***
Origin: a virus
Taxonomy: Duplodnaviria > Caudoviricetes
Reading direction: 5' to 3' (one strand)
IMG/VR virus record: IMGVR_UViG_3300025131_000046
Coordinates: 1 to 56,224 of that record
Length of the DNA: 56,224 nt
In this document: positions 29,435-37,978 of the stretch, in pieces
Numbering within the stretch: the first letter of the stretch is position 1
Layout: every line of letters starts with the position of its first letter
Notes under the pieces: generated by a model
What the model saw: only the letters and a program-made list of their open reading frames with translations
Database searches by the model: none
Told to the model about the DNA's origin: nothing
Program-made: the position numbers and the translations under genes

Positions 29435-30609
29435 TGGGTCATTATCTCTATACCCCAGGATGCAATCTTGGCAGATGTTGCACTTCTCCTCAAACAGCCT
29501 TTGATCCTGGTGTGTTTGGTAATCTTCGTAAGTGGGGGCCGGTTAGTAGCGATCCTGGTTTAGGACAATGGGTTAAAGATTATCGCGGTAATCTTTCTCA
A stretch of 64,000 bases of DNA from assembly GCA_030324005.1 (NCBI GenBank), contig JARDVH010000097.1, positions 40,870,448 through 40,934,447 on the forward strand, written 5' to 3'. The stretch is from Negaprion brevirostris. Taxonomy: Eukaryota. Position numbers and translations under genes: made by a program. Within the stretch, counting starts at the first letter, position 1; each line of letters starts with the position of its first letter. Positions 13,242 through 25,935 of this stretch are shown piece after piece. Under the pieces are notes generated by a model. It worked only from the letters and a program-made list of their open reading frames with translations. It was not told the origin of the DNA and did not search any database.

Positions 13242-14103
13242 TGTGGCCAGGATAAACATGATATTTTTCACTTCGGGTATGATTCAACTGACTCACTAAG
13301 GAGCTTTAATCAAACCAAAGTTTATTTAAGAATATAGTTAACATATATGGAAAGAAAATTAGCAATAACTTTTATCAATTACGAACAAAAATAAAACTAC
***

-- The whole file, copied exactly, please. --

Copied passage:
Origin: a virus
Taxonomy: Duplodnaviria > Caudoviricetes
Reading direction: 5' to 3' (one strand)
IMG/VR virus record: IMGVR_UViG_3300025131_000046
Coordinates: 1 to 56,224 of that record
Length of the DNA: 56,224 nt
In this document: positions 29,435-37,978 of the stretch, in pieces
Numbering within the stretch: the first letter of the stretch is position 1
Layout: every line of letters starts with the position of its first letter
Notes under the pieces: generated by a model
What the model saw: only the letters and a program-made list of their open reading frames with translations
Database searches by the model: none
Told to the model about the DNA's origin: nothing
Program-made: the position numbers and the translations under genes

Positions 29435-30609
29435 TGGGTCATTATCTCTATACCCCAGGATGCAATCTTGGCAGATGTTGCACTTCTCCTCAAACAGCCT
29501 TTGATCCTGGTGTGTTTGGTAATCTTCGTAAGTGGGGGCCGGTTAGTAGCGATCCTGGTTTAGGACAATGGGTTAAAGATTATCGCGGTAATCTTTCTCA
A stretch of 64,000 bases of DNA from assembly GCA_030324005.1 (NCBI GenBank), contig JARDVH010000097.1, positions 40,870,448 through 40,934,447 on the forward strand, written 5' to 3'. The stretch is from Negaprion brevirostris. Taxonomy: Eukaryota. Position numbers and translations under genes: made by a program. Within the stretch, counting starts at the first letter, position 1; each line of letters starts with the position of its first letter. Positions 13,242 through 25,935 of this stretch are shown piece after piece. Under the pieces are notes generated by a model. It worked only from the letters and a program-made list of their open reading frames with translations. It was not told the origin of the DNA and did not search any database.

Positions 13242-14103
13242 TGTGGCCAGGATAAACATGATATTTTTCACTTCGGGTATGATTCAACTGACTCACTAAG
13301 GAGCTTTAATCAAACCAAAGTTTATTTAAGAATATAGTTAACATATATGGAAAGAAAATTAGCAATAACTTTTATCAATTACGAACAAAAATAAAACTAC